You Oughta Know - That Catholic Thing You Do

That Catholic Thing You Do

I know quite a few Catholics and attend the Catholic Church on Sundays on occasion. After each conversation with Catholic supporters of the current administration, I try to seek out information on how the Catholic Church is responding to the president’s numerous anti-Christian moves. Below are just some of the articles and general resources I have collected of late.


I mentioned Flint’s water crisis in my longform resources letter last week, but I didn’t give enough credence to the problems Flint’s residents still face. While the lead levels in Flint’s water are now below the federal level, all investigations into the crisis have ceased and there are still concerns that the current administration will not uphold the federal support that Flint residents have come to depend on. Meanwhile, Democrats want the case reopened. In any case, here’s the question: would you trust your tap water after long-term lead contamination? And would you trust a government that is slow to rectify the situation in which you find yourself while discussing expediting other unnecessary expenditures?

Reaction from New York Times columnist, Charles M. Blow: I must keep saying this: How the HELL are we going to spend $20 bil to build the #WallOfHate but can’t find $55 mil to fix pipes in Flint?!!”


I am not sure if double standards and a misinformed electorate have always been de facto in America, but a tweet is making the rounds that points to an unexpectedly clear picture (Source).

Pixar’s Dead; Long Live Pixar

The majority of these resources should and will be political in nature, but periodically we will need a break. The Verge decided to write a story about Pixar and I have to say it was close-minded about Pixar’s future. I think the thing that bothered me the most is the presumptions made on the part of the author; the idea that Pixar isn’t working on new and interesting ideas. This argument is similar to the one made by many about Apple; somehow no news equals no news, even when a company is known for its secrecy. Finally, Pixar doesn’t receive the benefit of the doubt here, which is something the company deserves, not only because of its success in the theaters but for its success in pushing the technology of the animation industry forward, even in their sequel releases. Below is a taste of The Verge article (you can probably just skip it) and a link to the technologies that Pixar has made available to the rest of the animation world.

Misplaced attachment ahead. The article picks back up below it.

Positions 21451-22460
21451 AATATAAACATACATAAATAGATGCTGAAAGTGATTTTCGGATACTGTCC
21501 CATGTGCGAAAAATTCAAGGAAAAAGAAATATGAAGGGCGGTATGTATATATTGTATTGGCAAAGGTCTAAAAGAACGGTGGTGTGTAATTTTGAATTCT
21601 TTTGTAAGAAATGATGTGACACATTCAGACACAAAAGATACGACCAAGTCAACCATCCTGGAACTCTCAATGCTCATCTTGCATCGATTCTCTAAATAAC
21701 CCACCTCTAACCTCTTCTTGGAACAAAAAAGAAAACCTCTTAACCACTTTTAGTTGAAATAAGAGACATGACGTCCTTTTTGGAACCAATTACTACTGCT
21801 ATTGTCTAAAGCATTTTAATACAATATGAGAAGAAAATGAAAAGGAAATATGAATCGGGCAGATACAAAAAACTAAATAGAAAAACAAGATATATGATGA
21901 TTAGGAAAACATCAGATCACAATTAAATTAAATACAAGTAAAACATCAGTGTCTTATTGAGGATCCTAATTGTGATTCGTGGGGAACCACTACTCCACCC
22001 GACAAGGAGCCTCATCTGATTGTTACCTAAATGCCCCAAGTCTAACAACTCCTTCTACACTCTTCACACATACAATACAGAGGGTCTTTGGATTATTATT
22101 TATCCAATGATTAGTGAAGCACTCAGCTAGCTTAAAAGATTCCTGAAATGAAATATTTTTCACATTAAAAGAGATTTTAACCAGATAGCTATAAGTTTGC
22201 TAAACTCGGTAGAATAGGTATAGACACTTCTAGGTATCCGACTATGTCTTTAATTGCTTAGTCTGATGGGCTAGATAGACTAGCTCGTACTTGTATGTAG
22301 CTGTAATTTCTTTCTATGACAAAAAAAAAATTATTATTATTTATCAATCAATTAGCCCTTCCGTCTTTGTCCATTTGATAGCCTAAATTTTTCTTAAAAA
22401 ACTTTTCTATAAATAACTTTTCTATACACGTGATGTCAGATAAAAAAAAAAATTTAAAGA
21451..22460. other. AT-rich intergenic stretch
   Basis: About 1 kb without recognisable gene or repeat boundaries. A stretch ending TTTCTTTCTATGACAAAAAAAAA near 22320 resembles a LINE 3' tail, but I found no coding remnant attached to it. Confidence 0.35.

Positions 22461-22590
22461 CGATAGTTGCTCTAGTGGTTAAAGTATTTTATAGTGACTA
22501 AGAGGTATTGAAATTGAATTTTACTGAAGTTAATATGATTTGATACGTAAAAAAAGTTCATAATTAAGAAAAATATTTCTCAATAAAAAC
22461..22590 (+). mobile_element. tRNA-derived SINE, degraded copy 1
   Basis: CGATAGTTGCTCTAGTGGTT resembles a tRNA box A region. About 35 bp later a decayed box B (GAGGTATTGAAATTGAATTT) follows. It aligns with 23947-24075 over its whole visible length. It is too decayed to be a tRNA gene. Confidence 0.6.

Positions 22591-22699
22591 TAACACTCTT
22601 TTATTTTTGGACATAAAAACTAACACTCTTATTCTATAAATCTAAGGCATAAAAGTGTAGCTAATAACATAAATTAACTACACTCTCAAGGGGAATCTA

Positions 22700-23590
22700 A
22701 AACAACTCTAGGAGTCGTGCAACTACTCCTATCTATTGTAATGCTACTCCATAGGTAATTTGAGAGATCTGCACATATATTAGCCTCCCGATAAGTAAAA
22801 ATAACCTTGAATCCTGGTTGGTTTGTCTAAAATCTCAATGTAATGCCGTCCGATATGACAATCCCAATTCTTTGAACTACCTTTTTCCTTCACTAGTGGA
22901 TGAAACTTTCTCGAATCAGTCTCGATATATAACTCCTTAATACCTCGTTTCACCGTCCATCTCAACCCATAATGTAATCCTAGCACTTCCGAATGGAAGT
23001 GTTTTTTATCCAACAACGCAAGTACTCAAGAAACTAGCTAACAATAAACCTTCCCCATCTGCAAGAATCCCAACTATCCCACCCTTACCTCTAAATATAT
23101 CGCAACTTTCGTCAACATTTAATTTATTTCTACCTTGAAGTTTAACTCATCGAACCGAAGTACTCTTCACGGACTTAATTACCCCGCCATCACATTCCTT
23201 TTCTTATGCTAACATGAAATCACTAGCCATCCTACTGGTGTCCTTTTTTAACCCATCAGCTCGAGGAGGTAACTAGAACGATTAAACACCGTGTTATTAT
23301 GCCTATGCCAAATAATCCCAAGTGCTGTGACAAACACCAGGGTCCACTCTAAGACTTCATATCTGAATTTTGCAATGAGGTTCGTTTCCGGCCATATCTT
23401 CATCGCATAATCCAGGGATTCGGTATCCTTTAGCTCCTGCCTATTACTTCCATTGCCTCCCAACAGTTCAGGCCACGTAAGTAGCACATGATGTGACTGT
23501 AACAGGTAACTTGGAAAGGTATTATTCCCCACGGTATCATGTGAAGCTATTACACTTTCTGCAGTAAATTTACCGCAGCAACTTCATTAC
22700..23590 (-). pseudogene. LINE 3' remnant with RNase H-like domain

But perhaps Pixar feels differently. The studio used to lead the industry when it came to animated films. When everyone else was making popcorn flicks to kill time with your kids at the mall, Pixar was crafting actual cinema, forging a path in an art form that previously hadn’t been taken very seriously. Now, with Walt Disney Animation, Illumination Entertainment, and DreamWorks all putting out quality films, there’s a bitter irony in Pixar finding itself stuck in a sequel cash-in loop, losing the very thing that made it stand out in the first place. Thankfully, last year Pixar president Jim Morris announced that the studio was putting a halt on new sequels, turning its attention back to original projects. The studio no doubt has the potential to return to its former creative glory, but despite its successes this week’s nominations will continue to serve as a reminder that some of Pixar’s spirit has been lost along the way.

Awesome Woman of the Day

Last Monday, [the president] introduced a far-reaching anti-abortion measure, which cuts the 575 million funding of NGOs that advise and help women with family planning and safe abortion in forty lower-income countries.

The Dutch Minister for Development Cooperation, Lilianne Ploumen, established an international effort to raise funds that will help replace what the president has abruptly taken away. Awesome!

Read, Think, Share, Repeat

What Are WE Doing?

I wrote a post late last week about my discomfort with staying at home. My outlets are normally work, hiking, biking, and working with people. I am privileged enough to be working from home and still be able to bike and walk around my neighborhood in safety. So damn my discomfort.